Tuesday, June 19, 2007

Thank you Michelle

I hate to fly. I know I'm not alone in this feeling, but I hate it nonetheless. It has become the most loathesome way to travel. Recently I read an article, on a flight no less, that the airline industry has a customer service rating just below the IRS. Okay, sit with that one a bit. The Internal Revenue Service offers a more pleasant customer experience than the airlines.
So this is what happened on our trip home from Dublin to New York. We walked into the Dublin Airport, searched for the Delta counter. Got in a line. A long one. War and Peace long. A lifetime later we stood in front of the Delta rep with open passports, handing over our prayed-over luggage (hey I will invoke the help of any and all saints to keep my bags in the same hemisphere as my plane) and answering quite sincerely that our bags have indeed been cemented at our sides the entire time and that no, no one has slipped anything that looks like a nuclear warhead in my Samsonite carry on.
The gal at the counter typed our names into her computer calling up our boarding passes and then before she handed them to us, she said something I will never in my entire life forget: "I've upgraded you to business class. You'll be boarding at gate B32."
Immediately my mind made the Scooby Do confused sound. My alter-ego, Yolanda who enjoys dressing like Carmen Miranda, whispered, "COMO?" In reality, I began to weep uncontrollably and grabbed the rep's hand, kissed it repeatedly, blessing her unborn children in a mixture of Yiddish and Spanish. In an instant, we had won the flying lottery. Our long seven and half hour flight had been instantly transformed from something resembling rowing the lower decks of a gladiator troop carrier to scoring an Oprah spa vacation.
The minute I got to my seat, I turned into Ellie Mae Clampett when she first views Uncle Jed's Beverly Hills mansion, "Sha-zam!!" Overstuffed, roomy seats that, wait for it, recline. Really recline. Not that centimeter of recline that in take-off and landing is the difference between life and death in coach. No, I'm talking all the way back, with a footrest that is controlled with a touch panel resting comfortably by your side next to your glass of champagne. Real meals are served in real portions, not hamster portions, on real plates. Hot towels are passed to soothe and refresh you. Ice cream sundaes are served for dessert, as well as fruit and cheese. If you want, you can have both. Movies, all kinds of movies are there for you for free. I saw two of them, The Namesake and Children of Men. Both excellent, especially Children of Men. I sobbed the big ugly cry the last ten minutes of that one. I got another warm towel for my face. Truth be told, the only thing that kept me from putting in a permanent change of address form for seat 4G was the absence of a vibrating feature on my chair.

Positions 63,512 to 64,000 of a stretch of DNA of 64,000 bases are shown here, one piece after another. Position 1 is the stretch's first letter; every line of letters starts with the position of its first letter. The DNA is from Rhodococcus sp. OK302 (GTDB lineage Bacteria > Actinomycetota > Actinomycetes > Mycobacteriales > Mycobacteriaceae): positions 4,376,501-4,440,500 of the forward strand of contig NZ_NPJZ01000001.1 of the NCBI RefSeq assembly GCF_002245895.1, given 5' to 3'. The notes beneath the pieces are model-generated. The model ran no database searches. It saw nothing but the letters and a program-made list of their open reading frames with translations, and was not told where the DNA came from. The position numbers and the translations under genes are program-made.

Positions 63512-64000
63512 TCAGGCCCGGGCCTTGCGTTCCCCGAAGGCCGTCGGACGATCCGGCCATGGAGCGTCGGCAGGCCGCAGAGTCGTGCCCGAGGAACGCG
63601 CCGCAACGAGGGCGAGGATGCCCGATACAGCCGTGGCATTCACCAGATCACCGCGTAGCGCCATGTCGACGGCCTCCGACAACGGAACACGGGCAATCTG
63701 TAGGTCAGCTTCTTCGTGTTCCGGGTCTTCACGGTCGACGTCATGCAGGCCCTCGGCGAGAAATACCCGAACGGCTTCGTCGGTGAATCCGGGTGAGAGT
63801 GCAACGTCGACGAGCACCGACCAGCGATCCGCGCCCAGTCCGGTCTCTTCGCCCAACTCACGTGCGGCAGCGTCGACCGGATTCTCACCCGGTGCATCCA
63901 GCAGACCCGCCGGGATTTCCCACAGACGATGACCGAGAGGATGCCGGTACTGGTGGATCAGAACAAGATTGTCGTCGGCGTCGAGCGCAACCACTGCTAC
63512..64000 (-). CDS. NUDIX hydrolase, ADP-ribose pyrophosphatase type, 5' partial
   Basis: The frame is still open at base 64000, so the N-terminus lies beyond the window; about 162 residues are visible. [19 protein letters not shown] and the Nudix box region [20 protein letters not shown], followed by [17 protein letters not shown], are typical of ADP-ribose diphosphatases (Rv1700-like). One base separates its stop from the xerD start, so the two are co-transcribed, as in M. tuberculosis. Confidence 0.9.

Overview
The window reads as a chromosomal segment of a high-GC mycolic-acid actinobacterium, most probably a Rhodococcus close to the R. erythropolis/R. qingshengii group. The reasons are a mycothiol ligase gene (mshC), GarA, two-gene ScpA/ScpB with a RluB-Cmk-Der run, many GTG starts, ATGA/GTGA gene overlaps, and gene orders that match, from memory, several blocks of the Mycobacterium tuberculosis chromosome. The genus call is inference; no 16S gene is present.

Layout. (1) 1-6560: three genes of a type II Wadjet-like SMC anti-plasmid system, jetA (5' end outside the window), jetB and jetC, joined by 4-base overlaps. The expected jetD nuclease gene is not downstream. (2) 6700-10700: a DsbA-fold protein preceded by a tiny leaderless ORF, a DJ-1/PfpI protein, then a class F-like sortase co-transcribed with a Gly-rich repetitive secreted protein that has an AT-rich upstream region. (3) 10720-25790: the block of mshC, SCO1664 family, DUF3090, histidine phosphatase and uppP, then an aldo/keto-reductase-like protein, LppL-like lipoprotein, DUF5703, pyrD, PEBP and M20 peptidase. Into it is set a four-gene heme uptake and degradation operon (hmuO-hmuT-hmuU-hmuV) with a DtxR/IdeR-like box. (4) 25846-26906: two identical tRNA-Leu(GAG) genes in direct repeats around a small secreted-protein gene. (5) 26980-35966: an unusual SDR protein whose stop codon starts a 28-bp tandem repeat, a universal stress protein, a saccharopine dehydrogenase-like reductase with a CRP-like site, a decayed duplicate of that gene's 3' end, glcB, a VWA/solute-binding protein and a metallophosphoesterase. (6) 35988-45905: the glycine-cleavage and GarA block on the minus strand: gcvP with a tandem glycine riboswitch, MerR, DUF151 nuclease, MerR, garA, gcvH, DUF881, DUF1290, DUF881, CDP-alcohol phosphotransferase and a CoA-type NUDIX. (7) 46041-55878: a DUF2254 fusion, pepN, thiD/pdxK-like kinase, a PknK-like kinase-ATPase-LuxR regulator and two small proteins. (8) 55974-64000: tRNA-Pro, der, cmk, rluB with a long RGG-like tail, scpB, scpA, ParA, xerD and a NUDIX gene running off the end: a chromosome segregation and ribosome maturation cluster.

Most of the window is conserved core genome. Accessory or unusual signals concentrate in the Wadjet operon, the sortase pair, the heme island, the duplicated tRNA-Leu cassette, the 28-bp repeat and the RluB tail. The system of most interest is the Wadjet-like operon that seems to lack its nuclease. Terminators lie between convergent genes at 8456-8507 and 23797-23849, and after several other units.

I know people travel like this all the time. I also know that in the case of emergency, business class does not dislodge from the main cabin and transform itself into a James Bond mini-jet with the pilots leading us to safety, but it sure felt like that. Did I suffer from Business Class Remorse, a sense of nagging guilt knowing that the coach passengers were packed like coffee grounds in a cappuccino maker, sucking on a barely salted peanut all the way to New York? Yes, I did. They were having that "I hate flying" mojo and here I was nibbling on a piece of Brie on a fresh slice of mango. Was I in the other camp now? Those people who still insist they LOVE to fly? Maybe it was the fresh oxygen that was piped in that helped me think clearly but I remembered that this was a gift. It was a spectacular gift from the travel gods and that my lapsed Catholic upbringing should not wave in the guilt. Because when you have fortune smile on you, you should always smile back and enjoy the ride.

Sunday, June 3, 2007

Ireland: Day 1

Trans-Atlantic jet lag is not to be triffled with. To simulate at home, take a cast iron skillet and hit yourself over the head repeatedly. I'm still not feeling in sync with my body and I have no idea what day or time it is, but I suppose when you're on vacation, that really doesn't matter.
Ireland is green, very green and being from Florida, it feels a little like home except for everyone driving on the left side of the road. It rained all day here and so there wasn't much time for exploring once we arrived at the hotel his morning. We are staying at the Clontarf Castle Hotel, a real castle refurbished with modern touches (internet access being one of them). I look for specific things in a hotel and this one isn't disappointing me in any area. A selection of great teas and electric teapot was waiting for us, as well as fluffy bath towels and a coma-inducing King bed with soft linens and a luxurious comforter. The room is spacious, so we can spread out as a nice antidote for 8 hours elbow to elbow crossing the ocean.
Folks here are helpful and friendly, not just the people working at the hotel. We met two local sisters, Ann and Celine Kennedy, at the hotel pub tonight and we chatted like old friends. They gave us great tips for our trip to the Dingle Peninsula and some suggestions for touring Dublin tomorrow (hit the Guinness tour early).
This will be a short post since the exhaustion comes in waves, and rest beckons. I lost sleep either yesterday or tomorrow. The time space continuum is no joke when you cross that international date line and I will feel more like myself when all my sub-atomic particles on the cellular level realign themselves after 10 hours of uninterrupted slumber.